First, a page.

The scale of NHS spending on care provided by private companies has been labelled a “disgrace” after it was revealed half of £2bn allocated to the the NHS before the 2015 election was used to treat patients outside the health service.
Last year £901 million of the cash earmarked for front-line services by George Osborne was used to buy care from private and other non-NHS providers, according to the Financial Times.
Research by the Health Foundation showed £800 million was spent on purchasing the same kind of care from NHS trusts.
The think tank said the figures showed NHS providers have not had the capacity to deal with rising demand – with campaigners saying outsourcing was a “neither fit nor acceptable” way to plug funding gaps.
“The process of privatising the NHS has already begun,” wrote campaign group NHS Million on Twitter in response to the news.
In his 2014 Autumn Statement, Mr Osborne said the money for NHS England would “support the day-to-day work of our incredible nurses, doctors and other NHS staff”, describing it as a “down-payment on the NHS’s own plan”.
Alan Taman, speaking for campaign groups Keep Our NHS Public and Doctors for the NHS, said there had always been some level of outsourcing by the health service “where it was the best use of public money to do so,” such as for cataract operations.
“But what is neither fit nor acceptable is the systematic use of outsourcing as a way of addressing chronic shortfalls in service triggered by years of under-funding,” he said.
Mr Taman said health bosses could be resorting to private suppliers because of staff shortages and legislation designed to encourage competition between health sector providers.
“Desperate NHS managers [are] farming out the services they can no longer provide fully – to firms whose principal motivation is profit, not the best use of public money to give the fairest health system, and who cannot possibly be as fully coordinated as the NHS was set up to be.
“Example? Something goes wrong with your private procedure. What do they do? Send you straight back to the NHS to clear up the mess... What a complete travesty.”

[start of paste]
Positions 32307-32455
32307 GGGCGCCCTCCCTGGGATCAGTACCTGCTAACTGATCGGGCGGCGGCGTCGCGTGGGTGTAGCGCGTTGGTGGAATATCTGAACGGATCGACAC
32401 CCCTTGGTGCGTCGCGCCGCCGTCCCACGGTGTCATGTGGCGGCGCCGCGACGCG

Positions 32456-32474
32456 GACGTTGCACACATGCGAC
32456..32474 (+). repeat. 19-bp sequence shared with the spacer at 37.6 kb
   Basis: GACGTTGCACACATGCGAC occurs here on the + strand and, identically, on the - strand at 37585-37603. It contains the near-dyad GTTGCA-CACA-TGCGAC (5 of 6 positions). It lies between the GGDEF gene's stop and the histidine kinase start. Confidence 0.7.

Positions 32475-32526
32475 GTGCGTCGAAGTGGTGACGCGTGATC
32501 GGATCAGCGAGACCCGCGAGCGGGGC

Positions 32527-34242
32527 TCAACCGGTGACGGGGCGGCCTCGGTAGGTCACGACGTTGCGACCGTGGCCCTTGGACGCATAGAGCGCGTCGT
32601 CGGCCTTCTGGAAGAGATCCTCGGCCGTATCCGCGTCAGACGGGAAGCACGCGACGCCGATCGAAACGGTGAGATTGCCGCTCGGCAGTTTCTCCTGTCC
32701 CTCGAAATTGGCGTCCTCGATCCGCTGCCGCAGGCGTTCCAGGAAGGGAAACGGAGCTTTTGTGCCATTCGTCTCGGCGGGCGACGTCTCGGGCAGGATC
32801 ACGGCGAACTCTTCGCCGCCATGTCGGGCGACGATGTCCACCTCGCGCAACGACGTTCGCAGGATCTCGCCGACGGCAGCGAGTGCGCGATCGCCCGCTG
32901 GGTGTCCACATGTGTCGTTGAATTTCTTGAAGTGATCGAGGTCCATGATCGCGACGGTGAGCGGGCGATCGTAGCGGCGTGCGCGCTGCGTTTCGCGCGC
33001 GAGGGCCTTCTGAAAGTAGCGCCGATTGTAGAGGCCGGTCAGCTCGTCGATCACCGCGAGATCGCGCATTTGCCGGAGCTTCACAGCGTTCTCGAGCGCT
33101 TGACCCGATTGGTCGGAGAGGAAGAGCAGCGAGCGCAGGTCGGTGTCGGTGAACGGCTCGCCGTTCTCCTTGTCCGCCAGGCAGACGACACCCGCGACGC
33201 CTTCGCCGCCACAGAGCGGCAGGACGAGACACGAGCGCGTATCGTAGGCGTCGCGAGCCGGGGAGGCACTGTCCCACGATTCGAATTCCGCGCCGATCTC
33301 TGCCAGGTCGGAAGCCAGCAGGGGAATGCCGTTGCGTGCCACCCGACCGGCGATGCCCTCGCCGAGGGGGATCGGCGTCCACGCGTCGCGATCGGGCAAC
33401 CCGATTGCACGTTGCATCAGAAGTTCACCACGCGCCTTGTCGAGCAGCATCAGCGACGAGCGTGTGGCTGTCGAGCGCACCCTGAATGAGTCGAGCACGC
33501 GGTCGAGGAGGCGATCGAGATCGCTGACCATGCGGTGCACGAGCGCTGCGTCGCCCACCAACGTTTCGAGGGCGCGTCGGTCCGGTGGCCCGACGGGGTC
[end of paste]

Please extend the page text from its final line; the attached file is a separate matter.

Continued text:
The Health Foundation report also found that £1 in every £8 of local commissioner's budgets in England is now spent on care provided by non-NHS organisations.
Claims that the NHS turned to private providers as it could not cope with overwhelming demand itself comes as head of NHS England Simon Stevens prepares to deliver a progress report on his five-year reform plans, reported the Financial Times.
Shadow health secretary Jonathan Ashworth said: “The public will rightly be alarmed that £900 million was spent treating patients in the private sector when our frontline services remain in desperate need of increased funding.”
“Labour always warned that the Tory NHS reorganisation that no one wanted would mean taxpayers money flowing to the private sector and away from the NHS frontline. It's a disgrace and Labour will reverse this Tory privatisation agenda.”
Anita Charlesworth, director of research and economics at the Health Foundation, said rising demand for emergency care meant “NHS providers haven't had the capacity to deliver planned care and patients had to be diverted outside the NHS.
“NHS hospitals were left squeezed by sharply rising drug and staff costs with little additional funding.The result was big deficits that had to be covered by raids on investment budgets.
“The health service needs to plan better for emergency demand, fund emergency care fairly and make sure it gets the best possible price for care provided outside the NHS.”
The Department of Health said the report simply showed the NHS was judging how best to deliver care and and spends less than 10 per cent of its budget on independent providers.
A spokesman said: “This report simply shows the NHS is making clinical judgments about delivering high-quality care for patients.
“The truth is that for many years the independent sector has made a contribution to helping the NHS meet demand, now amounting to less than eight pence in every pound the NHS spends."
Theresa May told Parliament last month the NHS “is not for sale and it never will be” in response to concerns the health service could form part of a post-Brexit trade deal between America and Britain.
Labour had warned a rushed trade deal between the UK and US could become “a Trojan horse for NHS privatisation”, with insurers and private health companies given the opportunity to provide NHS services.
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